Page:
Nominated for a Dora Award, Outstanding Production in Children's Theatre.
Three friends — two teenagers and a film projectionist — share a love of horror movies. One night the projectionist falls to his death on the subway tracks. Was it an accident or suicide? His friends have to figure out how to carry on in a world where horror feels all too real.
Horror High was wildly ambitious. Coming off the success of Thin Ice, Artistic Producer Susan Serran urged me to break new ground with a multimedia technique in which live actors interacted with characters on film (film director Keith Hlady). I directed the premiere in 1989, for Theatre Direct at Factory Theatre, Toronto. The actors were fantastic: Martin Julien and Lynda Hill with percussionist Rick Sacks playing Nic Gotham's score. Opening night was sizzling and our teen audiences were dazzled.The next day I was taken aback by the grudging reviews. I wish I had just one photo of the unbelievably colourful set, or a photo still of the elaborate mock funeral we filmed.
Despite the critical response, audiences loved the show. Theatre Direct forged ahead and planned a national tour of the play but the technology was just too expensive at the time. The Board of Directors balked at the expense and Susan Serran resigned. And so, no more Horror High.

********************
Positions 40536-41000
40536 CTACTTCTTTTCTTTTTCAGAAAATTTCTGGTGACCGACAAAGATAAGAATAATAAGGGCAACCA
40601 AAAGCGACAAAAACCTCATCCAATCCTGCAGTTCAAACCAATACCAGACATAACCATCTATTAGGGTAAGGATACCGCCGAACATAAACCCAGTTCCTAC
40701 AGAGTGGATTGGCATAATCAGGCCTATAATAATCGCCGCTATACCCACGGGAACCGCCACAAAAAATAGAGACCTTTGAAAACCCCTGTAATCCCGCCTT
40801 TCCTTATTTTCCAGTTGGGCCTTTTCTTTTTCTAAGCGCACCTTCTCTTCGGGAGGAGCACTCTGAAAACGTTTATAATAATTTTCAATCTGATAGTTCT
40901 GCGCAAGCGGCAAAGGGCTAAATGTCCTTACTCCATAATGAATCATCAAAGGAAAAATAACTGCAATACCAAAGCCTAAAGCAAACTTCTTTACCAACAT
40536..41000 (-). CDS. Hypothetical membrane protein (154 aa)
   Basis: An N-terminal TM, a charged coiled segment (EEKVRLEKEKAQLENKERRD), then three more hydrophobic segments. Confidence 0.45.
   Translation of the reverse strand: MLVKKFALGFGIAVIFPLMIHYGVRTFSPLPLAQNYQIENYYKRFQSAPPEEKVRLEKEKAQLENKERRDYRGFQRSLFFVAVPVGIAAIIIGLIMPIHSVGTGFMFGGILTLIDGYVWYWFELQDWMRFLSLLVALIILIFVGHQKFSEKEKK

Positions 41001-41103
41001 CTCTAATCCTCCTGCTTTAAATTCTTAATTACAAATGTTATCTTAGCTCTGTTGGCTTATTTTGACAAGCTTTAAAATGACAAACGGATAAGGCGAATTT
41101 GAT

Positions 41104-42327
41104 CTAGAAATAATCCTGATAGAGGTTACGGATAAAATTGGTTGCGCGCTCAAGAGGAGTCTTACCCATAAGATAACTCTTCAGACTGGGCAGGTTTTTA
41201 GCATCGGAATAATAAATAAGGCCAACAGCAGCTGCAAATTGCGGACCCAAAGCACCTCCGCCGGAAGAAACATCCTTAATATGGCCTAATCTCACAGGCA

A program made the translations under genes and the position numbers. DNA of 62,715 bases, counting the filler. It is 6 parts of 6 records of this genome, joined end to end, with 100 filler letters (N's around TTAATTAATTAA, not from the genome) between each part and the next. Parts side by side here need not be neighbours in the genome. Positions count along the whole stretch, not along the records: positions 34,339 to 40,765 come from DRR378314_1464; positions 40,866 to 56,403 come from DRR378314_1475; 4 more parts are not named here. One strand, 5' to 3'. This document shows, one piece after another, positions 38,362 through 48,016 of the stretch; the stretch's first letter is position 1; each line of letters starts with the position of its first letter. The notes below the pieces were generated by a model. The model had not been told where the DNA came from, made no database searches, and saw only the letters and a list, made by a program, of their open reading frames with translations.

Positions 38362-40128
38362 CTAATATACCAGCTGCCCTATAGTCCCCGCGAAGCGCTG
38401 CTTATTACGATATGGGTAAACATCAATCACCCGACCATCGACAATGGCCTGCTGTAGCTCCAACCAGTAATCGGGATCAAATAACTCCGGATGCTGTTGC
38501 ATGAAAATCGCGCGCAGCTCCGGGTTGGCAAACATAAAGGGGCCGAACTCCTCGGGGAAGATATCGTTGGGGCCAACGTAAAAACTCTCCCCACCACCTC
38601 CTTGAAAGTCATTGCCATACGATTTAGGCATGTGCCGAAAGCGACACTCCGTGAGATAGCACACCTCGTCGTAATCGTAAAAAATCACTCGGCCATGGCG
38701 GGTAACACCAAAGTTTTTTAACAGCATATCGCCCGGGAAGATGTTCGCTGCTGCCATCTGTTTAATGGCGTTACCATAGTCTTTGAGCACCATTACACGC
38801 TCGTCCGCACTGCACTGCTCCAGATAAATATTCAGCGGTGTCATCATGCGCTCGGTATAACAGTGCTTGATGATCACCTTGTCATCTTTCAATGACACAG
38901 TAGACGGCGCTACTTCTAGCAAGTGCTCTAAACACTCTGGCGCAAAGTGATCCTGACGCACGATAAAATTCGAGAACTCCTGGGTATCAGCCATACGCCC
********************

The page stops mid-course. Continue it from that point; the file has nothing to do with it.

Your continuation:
I hate to admit it, but I don’t even have a full version of the script: like several of my works from the eighties, it is stranded somewhere on a floppy disc. Maybe I’ll dig it out some day.
Excerpted in Acting Out: Scenes and Monologues from Theatre Direct Productions for Youth, ed. Lynda Hill, Playwrights Canada Press, 2006.
SPHINX standing in shadows, some light on the face, her movie usher’s flashlight is ON.
SPHINX: This morning I got up and went down for breakfast and I think my mother poisoned my cereal because I had cramps all day. My sister was hogging the bathroom so when she came out, I strangled her. When I finally got to school, I was slapped with a detention. Everyone was staring at me. They must have noticed the punctures on my throat. My teacher’s head exploded just before the bell went. It was disgusting. I nearly threw up. When I was in the pool, a giant barracuda came out and ate half this girl’s legs. I couldn’t really get excited about that because the poisoned cereal had burned a large black hole through my clothes. I was worried someone might notice and think I had my period or something. Luckily, everyone else had turned into a zombie from hell.
I have no friends so I couldn’t go and meet one.
After science I had a spare and went to the library, but Miss Myers came after me with an ax. So, I figured I would study at home instead. When I got home my mother was back early. She chained me to her wrist and offered to drive me to work. As we walked to the garage, she hummed the death march. I forgot to mention that she was wearing a hockey mask.